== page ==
People who control government spending never have an incentive to reduce government spending, because the more money they can hand out, the more favors they can bag in return.  That’s politics.  Trump is not a fiscal conservative and neither are Democrats or Republicans.

The nation-state is a short-term solution, just as more basic tribalism was just a short-term solution.  I’m not saying I have the answer, but it’s sure as hell not this.

What I’m saying is that even though you’re right, you’re fighting the wrong battle, and you will never run out of battles to fight because the entire US model was built for a different age (Industrial Age), for FAR fewer people, and it was built for a world before technology and relative abundance.  It was built in a world where without a centralized power to collect money and deliver information, there would be less financial incentive for progress.  This is simply no longer the case - and most technological progress is driven by military aims rather than health aims or things which actually serve mass human potential.  They get the money, they decide the direction of the money, the future of technology, which is the future of our species.

Sorry, that’s just the harsh reality.  This is the nation-state model.  It produces massive financial waste and unfair advantage.  Now what?

Can we gain understanding about this situation and adapt moving forward or is it always going to be about Trump and then we all stop talking about it when we have the next president?  There’s a window here for dialogue which closes as soon as he’s out of office (at least for all the temporary fiscal conservatives)

[ Edited: 16 January 2019 16:18 by Quadrewple]
 
 
Skipshot
 
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Skipshot
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16 January 2019 16:48
 

The government shut down has nothing to do with border security, but instead is political theater.  Trump was embarrassed by the radical right for not keeping his empty promise to have Mexico build the wall, so he decided to take Americans hostages until Americans pay for Trump’s political vanity.  His supporters don’t care if a wall is built, they just want their bigoted sentiments confirmed by the president.

“Securing the border” is a dog-whistle for “keep the brown people down, and the rest of you non-whites better watch it, too.”  Securing the border is a whole lot easier if the incentive to come illegally is removed - namely, giving illegals jobs - than putting up a barrier which can be defeated with a $15 ladder.  Also, there is nothing to stop the Mexicans from building a ramp to the top of the wall from the Mexican side, just to make it easier to scale it.  I suppose the Americans could build the wall a few hundred yards inside the border and spend money building roads to patrol it so ramps won’t be built, but then that adds another recurring cost, and it puts agents at risk from attack because they will be caught in no-mans-land, which effectively will become Mexican territory.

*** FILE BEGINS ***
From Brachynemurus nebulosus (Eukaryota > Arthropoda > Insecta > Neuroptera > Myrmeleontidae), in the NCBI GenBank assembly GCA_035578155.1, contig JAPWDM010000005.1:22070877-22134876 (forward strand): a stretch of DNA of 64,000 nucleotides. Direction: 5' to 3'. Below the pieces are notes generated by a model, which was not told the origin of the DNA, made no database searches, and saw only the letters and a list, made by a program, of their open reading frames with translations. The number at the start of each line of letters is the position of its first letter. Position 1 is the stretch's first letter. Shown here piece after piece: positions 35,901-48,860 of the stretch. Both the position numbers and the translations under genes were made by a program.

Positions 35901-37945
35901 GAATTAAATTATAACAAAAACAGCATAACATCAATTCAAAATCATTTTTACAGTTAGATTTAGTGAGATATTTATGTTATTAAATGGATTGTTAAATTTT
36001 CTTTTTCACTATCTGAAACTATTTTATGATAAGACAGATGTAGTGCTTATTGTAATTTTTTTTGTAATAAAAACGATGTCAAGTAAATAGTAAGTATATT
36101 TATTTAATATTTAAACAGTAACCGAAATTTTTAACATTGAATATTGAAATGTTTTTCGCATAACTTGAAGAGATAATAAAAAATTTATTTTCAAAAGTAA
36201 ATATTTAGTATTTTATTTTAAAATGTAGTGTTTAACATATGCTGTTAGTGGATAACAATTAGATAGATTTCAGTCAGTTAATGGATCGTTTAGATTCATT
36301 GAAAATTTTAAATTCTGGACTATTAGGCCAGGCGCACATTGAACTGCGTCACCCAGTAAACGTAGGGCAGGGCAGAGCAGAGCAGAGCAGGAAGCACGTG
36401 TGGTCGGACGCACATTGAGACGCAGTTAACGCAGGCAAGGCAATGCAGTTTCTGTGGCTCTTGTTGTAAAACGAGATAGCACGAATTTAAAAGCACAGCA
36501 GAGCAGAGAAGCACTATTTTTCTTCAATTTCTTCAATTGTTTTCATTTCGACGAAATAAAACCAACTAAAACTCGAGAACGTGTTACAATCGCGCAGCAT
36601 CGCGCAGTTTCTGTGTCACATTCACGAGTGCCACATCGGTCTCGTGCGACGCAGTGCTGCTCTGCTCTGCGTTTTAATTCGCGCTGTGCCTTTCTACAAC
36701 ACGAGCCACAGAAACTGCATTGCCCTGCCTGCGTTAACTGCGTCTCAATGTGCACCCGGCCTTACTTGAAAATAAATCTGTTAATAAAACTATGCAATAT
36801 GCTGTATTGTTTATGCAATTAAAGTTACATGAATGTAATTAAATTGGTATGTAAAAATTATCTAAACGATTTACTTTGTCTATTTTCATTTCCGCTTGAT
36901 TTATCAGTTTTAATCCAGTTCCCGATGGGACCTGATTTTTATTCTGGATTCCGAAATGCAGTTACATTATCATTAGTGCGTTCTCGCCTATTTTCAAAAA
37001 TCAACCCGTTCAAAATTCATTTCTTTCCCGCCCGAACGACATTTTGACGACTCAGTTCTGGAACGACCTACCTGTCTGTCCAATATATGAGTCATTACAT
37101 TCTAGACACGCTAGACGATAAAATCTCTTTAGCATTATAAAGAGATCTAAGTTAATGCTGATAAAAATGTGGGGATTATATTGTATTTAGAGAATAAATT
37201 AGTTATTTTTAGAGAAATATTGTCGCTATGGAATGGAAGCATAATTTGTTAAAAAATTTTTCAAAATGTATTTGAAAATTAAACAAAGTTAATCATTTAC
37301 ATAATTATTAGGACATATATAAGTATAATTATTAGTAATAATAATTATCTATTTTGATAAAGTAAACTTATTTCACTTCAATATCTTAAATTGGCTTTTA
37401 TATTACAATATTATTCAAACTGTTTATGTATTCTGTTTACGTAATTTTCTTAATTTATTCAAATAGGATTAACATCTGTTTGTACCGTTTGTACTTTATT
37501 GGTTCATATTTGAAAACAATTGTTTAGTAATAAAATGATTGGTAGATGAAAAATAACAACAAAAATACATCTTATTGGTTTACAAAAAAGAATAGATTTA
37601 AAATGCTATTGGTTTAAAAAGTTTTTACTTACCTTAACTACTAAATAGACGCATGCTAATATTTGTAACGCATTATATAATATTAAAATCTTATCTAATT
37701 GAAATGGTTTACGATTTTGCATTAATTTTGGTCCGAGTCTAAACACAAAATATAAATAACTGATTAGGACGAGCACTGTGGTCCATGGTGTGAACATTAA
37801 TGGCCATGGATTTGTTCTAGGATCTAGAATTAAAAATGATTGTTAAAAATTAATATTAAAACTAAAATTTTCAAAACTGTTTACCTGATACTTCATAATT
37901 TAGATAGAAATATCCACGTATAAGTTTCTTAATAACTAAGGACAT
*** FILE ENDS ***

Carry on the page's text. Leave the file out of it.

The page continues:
Then tunnels.

Illegal drugs are not carried on the backs of illegals making a run for it.  They are brought in via legitimate transport, since Customs agents are lucky to be able to inspect 5% of cargo.  And if Customs does decide to increase inspections, it will slow down commerce to a crawl, which will get major American businesses banging on Trump’s door, and he dare not take them on.  Nor does he dare take on the major employers of illegals, such as himself, because that is a fight he can’t win.

So, yeah, Trump scapegoats the weakest segment of society (politically, socially, and economically) as the biggest threat to the security of America because he knows they can’t fight back, not because they are a threat.  Instead of coming up with a work-visa program to take advantage of low-cost labor, he insists on an all-or-nothing program which vilifies workers until they gain full citizenship through a Byzantine process.

 
unsmoked
 
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unsmoked
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17 January 2019 12:12
 
Skipshot - 16 January 2019 04:48 PM

The government shut down has nothing to do with border security, but instead is political theater.  Trump was embarrassed by the radical right for not keeping his empty promise to have Mexico build the wall, so he decided to take Americans hostages until Americans pay for Trump’s political vanity.  His supporters don’t care if a wall is built, they just want their bigoted sentiments confirmed by the president.